In his book, The Grace of God, Andy Stanley writes about the Samaritan woman who Jesus encounters at Jacob’s well (as found in the Gospel of John). He makes a great observation. Right after Jesus points out this woman’s past history and current status with men, the woman diverts the attention away from her by talking about the proper way to worship. Andy Stanley says, “It’s always easier to talk about theology than our pain.”
This isn’t to say that theology is a bad thing. We need to diligent in our study of scripture. This is God’s word to us. We ought to be able to understand what it means. I’m starting my Master’s Class up at Denver Seminary right now, so I totally believe this is important. I just resonate with this idea that until we are willing to be a little exposed and vulnerable, we’ll never be able to help other people open up to the possibility.
Here is a quote from Frederick Buechner (The Two Stories):
“Because all peddlers of God’s word have that in common, I think: they tell what costs them least to tell and what will gain them most; and to tell the story of who we really are and of the battle between light and dark, between belief and unbelief, between sin and grace that is waged within us all costs us plenty and may not gain us anything, we’re afraid, but an uneasy silence and a fishy stare.”
The challenge all of us have as Christians, and even as Pastors in the church, is to avoid the easy road and risk the “uneasy silence and fishy stares” that are sure to come as a result of our authenticity.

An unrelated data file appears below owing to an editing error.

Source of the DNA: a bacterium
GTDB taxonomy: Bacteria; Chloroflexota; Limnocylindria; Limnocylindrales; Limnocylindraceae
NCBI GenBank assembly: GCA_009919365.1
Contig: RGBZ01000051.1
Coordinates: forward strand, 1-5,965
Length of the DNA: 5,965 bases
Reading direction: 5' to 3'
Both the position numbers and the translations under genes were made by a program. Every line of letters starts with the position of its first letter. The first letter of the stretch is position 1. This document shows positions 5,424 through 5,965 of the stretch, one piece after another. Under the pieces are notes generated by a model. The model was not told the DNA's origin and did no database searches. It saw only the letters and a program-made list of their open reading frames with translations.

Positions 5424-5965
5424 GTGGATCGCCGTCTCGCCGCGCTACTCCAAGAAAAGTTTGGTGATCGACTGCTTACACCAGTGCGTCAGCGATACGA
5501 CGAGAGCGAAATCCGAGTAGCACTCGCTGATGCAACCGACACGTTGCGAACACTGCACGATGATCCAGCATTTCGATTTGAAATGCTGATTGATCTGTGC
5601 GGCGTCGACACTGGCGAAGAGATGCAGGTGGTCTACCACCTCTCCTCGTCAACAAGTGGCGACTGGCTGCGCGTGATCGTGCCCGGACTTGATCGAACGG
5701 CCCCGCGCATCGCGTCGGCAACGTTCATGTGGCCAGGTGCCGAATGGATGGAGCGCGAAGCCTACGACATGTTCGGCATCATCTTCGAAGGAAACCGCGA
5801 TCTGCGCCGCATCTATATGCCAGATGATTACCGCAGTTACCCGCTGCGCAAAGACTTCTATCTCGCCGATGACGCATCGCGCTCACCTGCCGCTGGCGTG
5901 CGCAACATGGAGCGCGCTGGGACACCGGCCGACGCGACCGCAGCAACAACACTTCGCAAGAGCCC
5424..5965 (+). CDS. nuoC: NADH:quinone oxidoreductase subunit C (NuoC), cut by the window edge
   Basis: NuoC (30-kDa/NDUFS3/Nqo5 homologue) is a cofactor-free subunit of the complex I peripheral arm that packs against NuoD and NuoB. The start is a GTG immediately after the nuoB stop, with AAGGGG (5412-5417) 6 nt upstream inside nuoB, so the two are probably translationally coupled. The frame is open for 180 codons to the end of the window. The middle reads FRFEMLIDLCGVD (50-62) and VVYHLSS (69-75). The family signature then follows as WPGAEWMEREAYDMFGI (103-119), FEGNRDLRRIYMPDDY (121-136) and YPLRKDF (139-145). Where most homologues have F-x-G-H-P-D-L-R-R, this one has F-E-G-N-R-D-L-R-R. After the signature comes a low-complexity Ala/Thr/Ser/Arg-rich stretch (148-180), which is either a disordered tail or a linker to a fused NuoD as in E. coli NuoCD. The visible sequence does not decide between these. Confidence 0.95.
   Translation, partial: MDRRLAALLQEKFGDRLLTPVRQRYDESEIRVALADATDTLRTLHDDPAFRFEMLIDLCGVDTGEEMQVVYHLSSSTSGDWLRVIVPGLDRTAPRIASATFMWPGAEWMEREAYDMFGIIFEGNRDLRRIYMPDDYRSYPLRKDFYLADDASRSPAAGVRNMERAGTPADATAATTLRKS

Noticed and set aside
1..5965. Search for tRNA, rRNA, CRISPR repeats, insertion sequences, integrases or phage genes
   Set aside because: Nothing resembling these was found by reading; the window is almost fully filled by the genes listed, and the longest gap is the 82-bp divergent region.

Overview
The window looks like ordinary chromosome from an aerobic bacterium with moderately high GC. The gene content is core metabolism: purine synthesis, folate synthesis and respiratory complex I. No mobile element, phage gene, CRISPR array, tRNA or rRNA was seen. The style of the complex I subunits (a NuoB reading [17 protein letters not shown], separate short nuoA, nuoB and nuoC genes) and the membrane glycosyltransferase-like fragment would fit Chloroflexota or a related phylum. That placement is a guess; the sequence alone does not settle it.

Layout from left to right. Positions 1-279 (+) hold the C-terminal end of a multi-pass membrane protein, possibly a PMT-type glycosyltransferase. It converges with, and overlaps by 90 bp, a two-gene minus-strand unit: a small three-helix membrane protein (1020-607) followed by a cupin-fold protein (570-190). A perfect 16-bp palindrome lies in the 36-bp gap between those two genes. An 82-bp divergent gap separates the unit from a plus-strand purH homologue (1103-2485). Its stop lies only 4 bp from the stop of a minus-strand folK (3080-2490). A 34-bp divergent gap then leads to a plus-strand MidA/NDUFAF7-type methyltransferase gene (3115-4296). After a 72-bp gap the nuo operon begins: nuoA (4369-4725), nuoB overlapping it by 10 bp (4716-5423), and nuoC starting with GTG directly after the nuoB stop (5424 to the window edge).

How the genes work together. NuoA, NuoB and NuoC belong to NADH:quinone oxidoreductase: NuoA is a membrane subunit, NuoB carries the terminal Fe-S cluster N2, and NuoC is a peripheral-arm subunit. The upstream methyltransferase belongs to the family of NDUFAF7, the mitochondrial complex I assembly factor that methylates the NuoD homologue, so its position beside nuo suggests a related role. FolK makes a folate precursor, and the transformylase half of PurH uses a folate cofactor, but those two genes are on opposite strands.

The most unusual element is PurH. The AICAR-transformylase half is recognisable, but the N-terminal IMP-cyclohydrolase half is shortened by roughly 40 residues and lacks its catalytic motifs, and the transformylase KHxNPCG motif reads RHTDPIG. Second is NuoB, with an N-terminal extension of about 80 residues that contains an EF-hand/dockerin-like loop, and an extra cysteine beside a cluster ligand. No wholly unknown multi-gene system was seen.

I’ve got a framed picture of Abraham Lincoln on my side of the bedroom. I can’t say my wife appreciates it too much since he’s staring at us when we wake up in the morning; he’s not the most attractive man in the world. (However, on the plus side, he makes me look like Matthew McConaughey by comparison) But it’s really my wife’s fault – she bought me the picture as a Christmas present! So I can put it wherever I want, right? Okay…maybe not.
Anyway, my framed picture of the greatest U.S. President ever has a word written across the bottom of it:
I like to see that word when I wake up in the morning because it is a great reminder of why I do what I do. Abraham Lincoln fought for the freedom of captive slaves. I fight for the freedom of captive hearts. I long to see God able to work His grace in people’s hearts.
It’s God’s Grace that brings freedom!
Just like the story of the woman at the well, grace doesn’t erase the past – the pain or the memory. Andy Stanley says this is God’s “in-spite-of” grace. It’s a grace that “leverages our past” so that we can be free to be used more powerfully in our present. Free from guilt. Free from shame. Free to live in the peace that only God can provide despite what we’ve done or what was done to us.
This I know…God can and does use people like this!